Could somebody explain this Algebraic Operation?

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    Hi,

    The question:

    -[3x - (2y + 3) - 3x^2] = ?

    The answer I have is 6xy + 9x - 3x^2. But, I suspect this is incorrect because I'm not entirely sure what the '[ ]' brackets mean in Maths. So, for instance, is the - (2y...' part equivalent to -2y?

    Any help would be appreciated!

    Thanks
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    (Original post by Exceptional)
    Hi,

    The question:

    -[3x - (2y + 3) - 3x^2] = ?

    The answer I have is 6xy + 9x - 3x^2. But, I suspect this is incorrect because I'm not entirely sure what the '[ ]' brackets mean in Maths. So, for instance, is the - (2y...' part equivalent to -2y?

    Any help would be appreciated!

    Thanks
    first do this part "-(2y + 3)" = -2y - 3

    then multiply each term by - 1 which is the "-[ ]" part
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    (Original post by KINGYusuf)
    first do this part "-(2y + 3)" = -2y - 3

    then multiply each term by - 1 which is the "-[ ]" part
    Thanks. Could you explain why -(2y + 3) becomes -2y - 3? And, why does '-[ ]' mean multiply each term by -1?
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    (Original post by Exceptional)
    Thanks. Could you explain why -(2y + 3) becomes -2y - 3? And, why does '-[ ]' mean multiply each term by -1?
    It's basic multiplicative distribution. The square brackets are no different from normal brackets as far as operations of arithmetic are concerned.
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    (Original post by Exceptional)
    Thanks. Could you explain why -(2y + 3) becomes -2y - 3? And, why does '-[ ]' mean multiply each term by -1?
    so think of it like this:

    -( ) means -1 x each term inside the bracket

    same for -[ ] it means -1 x each term inside the bracket
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    Don't know if this explains it...
    https://www.mathsisfun.com/algebra/brackets.html
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    (Original post by Exceptional)
    Thanks. Could you explain why -(2y + 3) becomes -2y - 3? And, why does '-[ ]' mean multiply each term by -1?
    imagine you had -2(2y + 3)

    you multiply -2 x everything inside the bracket right?

    well -(2y+3) you multiply each term inside the bracket by -1,

    the "1" just isn't written
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    (Original post by Exceptional)
    Hi,

    The question:

    -[3x - (2y + 3) - 3x^2] = ?

    The answer I have is 6xy + 9x - 3x^2. But, I suspect this is incorrect because I'm not entirely sure what the '[ ]' brackets mean in Maths. So, for instance, is the - (2y...' part equivalent to -2y?

    Any help would be appreciated!

    Thanks
    in this equation, the [ ] brackets basically say that the WHOLE equations is negative
    so basically
    -3x + (2y+3) + 3x2

    check with someone else though, i might be wring
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    (Original post by animeamanda1412)
    in this equation, the [ ] brackets basically say that the WHOLE equations is negative
    so basically
    -3x + (2y+3) + 3x2

    check with someone else though, i might be wring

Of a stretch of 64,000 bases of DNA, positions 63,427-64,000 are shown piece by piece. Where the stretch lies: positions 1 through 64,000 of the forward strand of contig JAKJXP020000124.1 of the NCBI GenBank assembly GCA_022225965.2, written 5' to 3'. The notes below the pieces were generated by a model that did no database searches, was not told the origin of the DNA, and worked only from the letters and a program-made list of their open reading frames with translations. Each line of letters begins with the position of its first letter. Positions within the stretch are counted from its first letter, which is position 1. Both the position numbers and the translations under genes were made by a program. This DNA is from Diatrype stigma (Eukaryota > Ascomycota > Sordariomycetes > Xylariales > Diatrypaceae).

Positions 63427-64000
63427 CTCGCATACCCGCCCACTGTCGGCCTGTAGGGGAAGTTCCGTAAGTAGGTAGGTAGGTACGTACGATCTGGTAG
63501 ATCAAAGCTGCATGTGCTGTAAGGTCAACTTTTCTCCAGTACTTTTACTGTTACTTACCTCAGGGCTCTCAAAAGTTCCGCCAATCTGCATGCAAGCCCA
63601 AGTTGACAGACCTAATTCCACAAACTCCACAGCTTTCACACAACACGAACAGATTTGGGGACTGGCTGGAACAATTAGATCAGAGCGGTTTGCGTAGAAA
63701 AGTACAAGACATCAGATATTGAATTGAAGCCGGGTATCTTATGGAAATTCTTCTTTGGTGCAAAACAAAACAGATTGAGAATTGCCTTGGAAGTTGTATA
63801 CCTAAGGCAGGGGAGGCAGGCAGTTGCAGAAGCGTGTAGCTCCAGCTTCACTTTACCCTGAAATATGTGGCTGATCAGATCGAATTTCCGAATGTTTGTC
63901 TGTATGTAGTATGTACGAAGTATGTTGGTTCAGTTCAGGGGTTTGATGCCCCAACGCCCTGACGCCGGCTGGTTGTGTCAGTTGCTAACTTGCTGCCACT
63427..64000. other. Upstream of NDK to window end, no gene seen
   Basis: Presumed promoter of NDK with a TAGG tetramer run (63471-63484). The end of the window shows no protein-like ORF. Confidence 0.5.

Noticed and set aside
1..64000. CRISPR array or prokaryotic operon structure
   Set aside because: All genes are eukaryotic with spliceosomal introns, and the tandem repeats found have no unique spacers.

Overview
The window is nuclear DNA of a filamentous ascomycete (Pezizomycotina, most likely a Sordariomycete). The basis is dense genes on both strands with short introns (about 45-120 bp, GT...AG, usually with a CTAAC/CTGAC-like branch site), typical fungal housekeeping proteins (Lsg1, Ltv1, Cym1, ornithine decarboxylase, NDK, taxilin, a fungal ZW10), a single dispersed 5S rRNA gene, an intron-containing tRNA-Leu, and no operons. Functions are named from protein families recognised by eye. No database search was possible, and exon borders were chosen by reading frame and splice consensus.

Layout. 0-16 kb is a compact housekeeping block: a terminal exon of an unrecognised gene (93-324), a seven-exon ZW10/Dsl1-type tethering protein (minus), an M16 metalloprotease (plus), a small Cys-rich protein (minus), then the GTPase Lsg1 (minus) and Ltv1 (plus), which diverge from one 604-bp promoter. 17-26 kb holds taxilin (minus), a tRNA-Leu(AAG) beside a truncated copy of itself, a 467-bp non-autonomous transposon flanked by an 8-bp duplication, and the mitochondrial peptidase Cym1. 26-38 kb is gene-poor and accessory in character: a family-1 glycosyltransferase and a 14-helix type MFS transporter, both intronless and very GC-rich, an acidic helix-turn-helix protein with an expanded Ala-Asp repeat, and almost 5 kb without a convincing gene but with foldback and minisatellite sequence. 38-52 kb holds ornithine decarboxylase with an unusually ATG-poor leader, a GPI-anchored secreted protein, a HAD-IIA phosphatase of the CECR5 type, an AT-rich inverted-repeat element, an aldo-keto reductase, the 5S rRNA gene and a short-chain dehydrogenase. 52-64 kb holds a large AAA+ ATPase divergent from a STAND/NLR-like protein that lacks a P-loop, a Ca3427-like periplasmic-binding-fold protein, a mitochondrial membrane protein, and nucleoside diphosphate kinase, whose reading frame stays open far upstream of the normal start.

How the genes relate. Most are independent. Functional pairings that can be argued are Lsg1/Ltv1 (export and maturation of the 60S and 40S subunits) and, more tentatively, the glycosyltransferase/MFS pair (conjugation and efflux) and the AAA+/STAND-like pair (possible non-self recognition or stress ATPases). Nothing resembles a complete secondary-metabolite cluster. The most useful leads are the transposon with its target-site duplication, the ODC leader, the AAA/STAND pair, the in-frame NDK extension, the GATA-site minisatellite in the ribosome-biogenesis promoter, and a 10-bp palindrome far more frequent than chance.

That makes sense - do I need to expand the bracket to reach the answer?
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    (Original post by Exceptional)
    That makes sense - do I need to expand the bracket to reach the answer?
    I'd say if you're really confident with these type of questions then you don't have to, but I always expand, better than working the whole thing out then realise you have to do eeverythingggg again because of a mistake in the signs
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    So does that mean the answer is -6xy - 9x + 3x^2? If not, why not?
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    (Original post by Exceptional)
    So does that mean the answer is -6xy - 9x + 3x^2? If not, why not?
    It's not. Why not, you may ask?? Well that's hard to say when I don't know where you went wrong. For example, there is no xy term so I don't know where you got that from in the first place. Just expand the normal brackets inside first, then the square bracket as a whole.
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    (Original post by RDKGames)
    It's not. Why not, you may ask?? Well that's hard to say when I don't know where you went wrong. For example, there is no xy term so I don't know where you got that from in the first place. Just expand the normal brackets inside first, then the square bracket as a whole.
    The same way Reality Check got it in the post before yours
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    (Original post by Reality Check)
    you need to multiply the terms in the round brackets by -1

    -[3x-(2y+3)-3x^2] = -[3x(-2y-3)-3x^2]
    (Original post by Exceptional)
    The same way Reality Check got it in the post before yours
    Er, no, you distribute the -1 and it becomes a +1, it doesn't just magically disappear and you multiply two things all of a sudden.
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    First, multiply the round brackets by -1:

    -[3x -(2y+3)-3x^2 = -[3x - 2y -3 - 3x^2]

    Then multiply everything by -1 outside the square brackets:

    -3x + 2y +9 + 3x^2

    Then factorise where possible:

    2y -3(x -x^2 -3)

    I hope that's right but I'm perfectly open to being politely corrected! By the way, you haven't said what you're solving for.
 
 
 
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